The prosecution contends that any impropriety in its interrogation and argument was precipitated by impermissible trial tactics of the defense, most strikingly evinced in the cited examination and cross-examination of witness James Flood. The prosecution correctly observes that responsibility for a fair trial rests as much upon counsel for defendant as upon counsel for the state. It urges, with force that, if this were not the rule, the defense could with impunity engage in improper tactics, gambling for either a verdict of acquittal, from which the state has no appeal, or, in the event of a verdict of guilt, a new trial on the basis of prosecutorial misconduct which the defense itself precipitated.

The state does not suffer such handicap. First, counsel for the defense may not with impunity engage in unprofessional conduct. It is unprofessional conduct for either the prosecutor or defense counsel knowingly and for the purpose of bringing inadmissible matter to the attention of the judge or jury to offer inadmissible evidence, ask legally objectionable questions, or make other impermissible comments or arguments in the presence of the judge or jury. See, A.B.A. Standards for Criminal Justice, The Prosecution Function (Approved Draft, 1971) § 5.6(b); Id., The Defense Function (Approved Draft, 1971) § 7.5(b). Similarly, it is unprofessional conduct to ask a question which implies a factual predicate which the examiner cannot support by evidence, Id., The Prosecution Function (Approved Draft, 1971) § 5.7(d); Id., The Defense Function (Approved Draft, 1971) § 7.6(d), or intentionally to mislead the jury in argument as to inferences it may draw, Id., The Prosecution Function (Approved Draft, 1971) § 5.8(a); Id., The Defense Function (Approved Draft, 1971) § 7.8(a).

Second, and no less important, the state, as much as the defendant, has recourse to the court for appropriate admonition and rulings with regard to impermissible trial conduct. Trial courts, as we wrote in State v. Boice, 157 Minn. 374, 378, 196 N.W. 483, 484 (1923), "have ample power to keep counsel on both sides within bounds" and, indeed, "may and should interfere without waiting for an objection."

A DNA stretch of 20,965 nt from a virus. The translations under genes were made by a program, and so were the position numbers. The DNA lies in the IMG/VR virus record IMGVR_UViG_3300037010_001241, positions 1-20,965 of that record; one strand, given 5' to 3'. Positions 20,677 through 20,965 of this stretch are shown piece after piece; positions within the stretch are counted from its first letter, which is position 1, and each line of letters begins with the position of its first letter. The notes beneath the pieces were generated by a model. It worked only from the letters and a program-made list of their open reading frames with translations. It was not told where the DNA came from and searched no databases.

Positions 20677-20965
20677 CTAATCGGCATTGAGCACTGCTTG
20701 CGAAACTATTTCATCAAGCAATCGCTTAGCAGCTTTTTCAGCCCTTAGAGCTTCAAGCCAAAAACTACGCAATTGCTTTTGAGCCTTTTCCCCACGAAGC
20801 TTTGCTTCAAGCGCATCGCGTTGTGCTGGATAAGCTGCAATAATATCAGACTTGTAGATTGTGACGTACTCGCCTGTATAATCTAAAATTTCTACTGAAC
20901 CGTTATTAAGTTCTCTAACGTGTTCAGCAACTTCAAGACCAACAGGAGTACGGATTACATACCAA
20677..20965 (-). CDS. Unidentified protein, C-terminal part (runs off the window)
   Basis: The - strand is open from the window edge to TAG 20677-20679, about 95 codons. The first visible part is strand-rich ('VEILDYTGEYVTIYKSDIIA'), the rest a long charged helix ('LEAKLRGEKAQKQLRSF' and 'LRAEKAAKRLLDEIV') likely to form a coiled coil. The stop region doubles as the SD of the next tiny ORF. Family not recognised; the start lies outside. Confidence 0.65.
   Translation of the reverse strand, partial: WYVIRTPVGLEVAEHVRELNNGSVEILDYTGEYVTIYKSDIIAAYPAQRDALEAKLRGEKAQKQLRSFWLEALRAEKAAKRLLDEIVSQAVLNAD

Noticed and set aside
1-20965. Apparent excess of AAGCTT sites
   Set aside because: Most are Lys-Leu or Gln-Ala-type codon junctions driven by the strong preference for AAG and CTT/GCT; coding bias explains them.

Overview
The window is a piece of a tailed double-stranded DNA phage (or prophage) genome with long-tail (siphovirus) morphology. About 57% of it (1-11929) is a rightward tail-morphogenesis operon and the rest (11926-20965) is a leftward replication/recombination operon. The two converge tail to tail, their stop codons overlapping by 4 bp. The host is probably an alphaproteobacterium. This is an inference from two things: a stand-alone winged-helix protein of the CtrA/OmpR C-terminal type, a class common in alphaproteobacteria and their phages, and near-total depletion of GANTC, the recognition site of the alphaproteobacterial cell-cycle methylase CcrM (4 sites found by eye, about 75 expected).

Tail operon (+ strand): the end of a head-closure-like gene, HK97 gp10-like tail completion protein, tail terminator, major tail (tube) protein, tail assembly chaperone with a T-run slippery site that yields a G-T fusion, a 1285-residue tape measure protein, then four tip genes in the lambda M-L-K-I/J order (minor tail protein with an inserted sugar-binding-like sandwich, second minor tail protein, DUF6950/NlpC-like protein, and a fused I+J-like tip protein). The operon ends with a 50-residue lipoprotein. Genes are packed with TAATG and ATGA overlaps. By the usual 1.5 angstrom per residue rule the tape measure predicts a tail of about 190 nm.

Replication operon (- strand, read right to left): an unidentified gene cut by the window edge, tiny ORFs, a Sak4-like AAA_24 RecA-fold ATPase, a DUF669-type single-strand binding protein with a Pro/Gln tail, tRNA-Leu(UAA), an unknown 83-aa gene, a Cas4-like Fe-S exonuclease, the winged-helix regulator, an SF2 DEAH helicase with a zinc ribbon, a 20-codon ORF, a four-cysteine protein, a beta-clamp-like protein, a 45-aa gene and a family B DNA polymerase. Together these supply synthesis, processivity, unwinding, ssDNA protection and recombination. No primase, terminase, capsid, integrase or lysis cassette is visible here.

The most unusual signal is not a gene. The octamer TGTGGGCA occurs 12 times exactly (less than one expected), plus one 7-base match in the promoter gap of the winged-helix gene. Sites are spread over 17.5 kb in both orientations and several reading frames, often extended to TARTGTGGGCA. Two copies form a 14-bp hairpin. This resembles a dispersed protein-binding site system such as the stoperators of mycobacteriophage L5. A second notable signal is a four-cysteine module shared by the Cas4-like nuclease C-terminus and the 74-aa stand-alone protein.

We do not, however, fault the trial court for not declaring a mistrial in the absence of a defense request to do so. We are aware that his counsel at one point had indicated defendant would testify and that defendant subsequently elected not to do so. If defendant had testified, his criminal record, if any, might well have surfaced as impeachment of his credibility, in which case the impropriety of the prosecutor's interrogation of James Flood might have proved harmless. The hazard of the trial court's declaring a mistrial sua sponte, at least in the absence of "manifest necessity," is, as the United States Supreme Court held in United States v. Jorn, 400 U.S. 470, 91 S. Ct. 547, 27 L. Ed. 2d 543 (1971), that defendant has been placed once in jeopardy and may not be subject to retrial. The rationale was stated in these words (400 U.S. 484, 91 S. Ct. 557, 27 L.Ed.2d 556):

"* * * [T]he crucial difference between reprosecution after appeal by the defendant and reprosecution after a sua sponte judicial mistrial declaration is that in the first situation the defendant has not been deprived of his option to go to the first jury and, perhaps, end the dispute then and there with an acquittal. On the other hand, where the judge, acting without the defendant's consent, aborts the proceeding, the defendant *858 has been deprived of his `valued right to have his trial completed by a particular tribunal.'" (Citation omitted.)

The trial court, therefore, as an act of discretion, should take steps short of an unrequested declaration of a mistrial, promptly to right the wrong at the time it occurs.